Monday, 26 September 2011

The financials of mental ill-health

Health is a funny old thing. The old adage goes that you don't realise how important good health is until you don't have it. For many people when they think of health, they generally think of physical health and the onwards connotations of disease, infection and other things related to doctors and hospitals. Modern day health and its word partner in crime 'well-being' (hyphenated or not?) however reflects much more than the various physical and somatic conditions that might affect us, it also encompasses our mental health and its consequences to our lives and indeed, to our physical health.

A few reports and studies led me to this post on mental health and ill-health worthy of some consideration and comment. Today (26/09/11) the BBC website links to a paper published in the The Lancet Oncology by Sullivan and colleagues* (many colleagues!) on the unsustainable financial burden of cancer care in the developed world. The figures banded around are absolutely astronomical in terms of the costs of care, medication and new technologies implemented on our war against cancer as more cases are diagnosed and more comprehensive treatments are developed. To quote from the authors: "we spend more because we can do more to help patients".

Contrast this with another couple of reports, the first from Wittchen and colleagues** on the size and burden of mental 'disorders' in Europe. The article (full-text available) suggests that Europe-wide the numbers of people with mental ill-health, covering a wide range of conditions, is high and represents Europe's largest health challenge in the 21st century. The financial costs: don't even go there.

The second report is this paper published by Ramin Mojtabai*** on the rates of self-reported mental health disability in the United States. The bottom-line: rates of mental ill-health are rising; over a 10-year period estimated at an extra 2 million people who reported mental ill-health in the US. Again the financials: don't even go there.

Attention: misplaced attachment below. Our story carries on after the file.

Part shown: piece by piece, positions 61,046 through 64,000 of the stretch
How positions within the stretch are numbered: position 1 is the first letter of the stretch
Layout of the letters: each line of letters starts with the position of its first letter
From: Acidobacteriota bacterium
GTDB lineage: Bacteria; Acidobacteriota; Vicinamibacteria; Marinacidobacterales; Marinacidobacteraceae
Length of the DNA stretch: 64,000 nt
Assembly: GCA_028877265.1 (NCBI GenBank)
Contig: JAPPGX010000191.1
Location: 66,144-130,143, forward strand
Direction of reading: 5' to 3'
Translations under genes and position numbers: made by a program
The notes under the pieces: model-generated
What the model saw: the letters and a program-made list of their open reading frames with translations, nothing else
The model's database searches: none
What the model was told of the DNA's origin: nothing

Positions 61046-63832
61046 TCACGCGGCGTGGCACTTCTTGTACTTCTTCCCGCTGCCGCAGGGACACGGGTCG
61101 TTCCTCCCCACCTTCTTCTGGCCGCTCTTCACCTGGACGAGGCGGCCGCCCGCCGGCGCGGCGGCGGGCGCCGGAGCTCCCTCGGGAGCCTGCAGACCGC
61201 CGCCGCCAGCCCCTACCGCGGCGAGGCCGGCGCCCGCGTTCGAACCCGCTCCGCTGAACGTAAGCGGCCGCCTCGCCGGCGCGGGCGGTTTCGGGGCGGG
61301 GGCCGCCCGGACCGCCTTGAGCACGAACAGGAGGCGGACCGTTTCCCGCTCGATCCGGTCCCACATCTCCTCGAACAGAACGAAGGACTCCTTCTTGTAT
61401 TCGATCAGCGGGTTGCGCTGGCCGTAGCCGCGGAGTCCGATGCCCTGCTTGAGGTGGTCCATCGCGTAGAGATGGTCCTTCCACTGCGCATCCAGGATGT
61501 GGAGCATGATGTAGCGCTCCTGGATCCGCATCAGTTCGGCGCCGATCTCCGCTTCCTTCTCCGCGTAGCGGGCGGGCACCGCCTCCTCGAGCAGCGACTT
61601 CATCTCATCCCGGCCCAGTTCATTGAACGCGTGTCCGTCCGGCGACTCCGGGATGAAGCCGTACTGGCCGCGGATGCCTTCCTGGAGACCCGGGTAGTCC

The point I want to make with these comparisons is that the monetary costs of our physical ill-health on things like screening, treatment and loss to the economy from things like time off work are significant and growing. Having said that the impact of a growing population reporting mental health issues potentially represents an even greater economic burden, which perhaps due to various issues such as 'not-knowing' what causes mental ill-health and how to effectively tackle it, will likely further stretch the seemingly dwindling National finances available. Please note that I am not saying that we should pit physical health against mental health in some kind of Doug McClure 'Land that Time Forgot' gladiatorial funding contest. Merely that we need to recognise how mental ill-health rivals physical ill-health in terms of numbers but funding for research and treatment may not necessarily reflect the parity.

The last word goes to Prof. Til Wykes, who last year, spelled out how bleak the situation was and might become: "In these austere times, it is worth bearing in mind that in England alone mental health issues cost us £77bn a year".

Food for thought.

Additional note 28/09/11: Tom Insel at the NIMH carries an interesting entry on his Director's blog about the global cost of mental ill-health (here).

* Sullivan R. et al. Delivering affordable cancer care in high-income countries. Lancet Oncology 12(10): 933-980. September 2011.

** Wittchen HU. et al. The size and burden of mental disorders and other disorders of the brain in Europe 2010. European Neuropsychopharmacology 21: 655-679. 2011.

*** Mojtabai R. National trends in mental health disability, 1997-2009. American Journal of Public Health. September 2011.